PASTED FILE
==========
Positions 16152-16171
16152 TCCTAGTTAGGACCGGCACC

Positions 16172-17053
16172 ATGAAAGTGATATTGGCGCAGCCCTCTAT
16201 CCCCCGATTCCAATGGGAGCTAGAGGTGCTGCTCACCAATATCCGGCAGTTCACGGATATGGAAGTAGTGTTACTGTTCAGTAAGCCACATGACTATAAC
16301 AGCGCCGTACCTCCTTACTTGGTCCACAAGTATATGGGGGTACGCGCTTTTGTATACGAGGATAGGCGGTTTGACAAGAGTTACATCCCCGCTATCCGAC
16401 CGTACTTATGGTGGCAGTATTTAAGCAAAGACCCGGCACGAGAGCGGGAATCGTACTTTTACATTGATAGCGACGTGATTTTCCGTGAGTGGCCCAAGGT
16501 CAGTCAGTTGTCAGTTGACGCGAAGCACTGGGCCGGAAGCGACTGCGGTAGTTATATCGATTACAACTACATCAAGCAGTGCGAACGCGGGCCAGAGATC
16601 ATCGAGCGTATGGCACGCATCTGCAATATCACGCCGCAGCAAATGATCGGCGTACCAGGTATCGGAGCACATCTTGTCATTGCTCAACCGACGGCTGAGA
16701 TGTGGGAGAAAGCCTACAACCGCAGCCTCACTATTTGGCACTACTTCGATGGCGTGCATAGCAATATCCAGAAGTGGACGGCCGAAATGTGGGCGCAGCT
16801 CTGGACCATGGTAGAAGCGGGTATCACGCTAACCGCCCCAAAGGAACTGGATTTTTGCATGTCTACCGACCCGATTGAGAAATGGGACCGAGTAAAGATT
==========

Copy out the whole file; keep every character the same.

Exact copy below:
Positions 16152-16171
16152 TCCTAGTTAGGACCGGCACC

Positions 16172-17053
16172 ATGAAAGTGATATTGGCGCAGCCCTCTAT
16201 CCCCCGATTCCAATGGGAGCTAGAGGTGCTGCTCACCAATATCCGGCAGTTCACGGATATGGAAGTAGTGTTACTGTTCAGTAAGCCACATGACTATAAC
16301 AGCGCCGTACCTCCTTACTTGGTCCACAAGTATATGGGGGTACGCGCTTTTGTATACGAGGATAGGCGGTTTGACAAGAGTTACATCCCCGCTATCCGAC
16401 CGTACTTATGGTGGCAGTATTTAAGCAAAGACCCGGCACGAGAGCGGGAATCGTACTTTTACATTGATAGCGACGTGATTTTCCGTGAGTGGCCCAAGGT
16501 CAGTCAGTTGTCAGTTGACGCGAAGCACTGGGCCGGAAGCGACTGCGGTAGTTATATCGATTACAACTACATCAAGCAGTGCGAACGCGGGCCAGAGATC
16601 ATCGAGCGTATGGCACGCATCTGCAATATCACGCCGCAGCAAATGATCGGCGTACCAGGTATCGGAGCACATCTTGTCATTGCTCAACCGACGGCTGAGA
16701 TGTGGGAGAAAGCCTACAACCGCAGCCTCACTATTTGGCACTACTTCGATGGCGTGCATAGCAATATCCAGAAGTGGACGGCCGAAATGTGGGCGCAGCT
16801 CTGGACCATGGTAGAAGCGGGTATCACGCTAACCGCCCCAAAGGAACTGGATTTTTGCATGTCTACCGACCCGATTGAGAAATGGGACCGAGTAAAGATT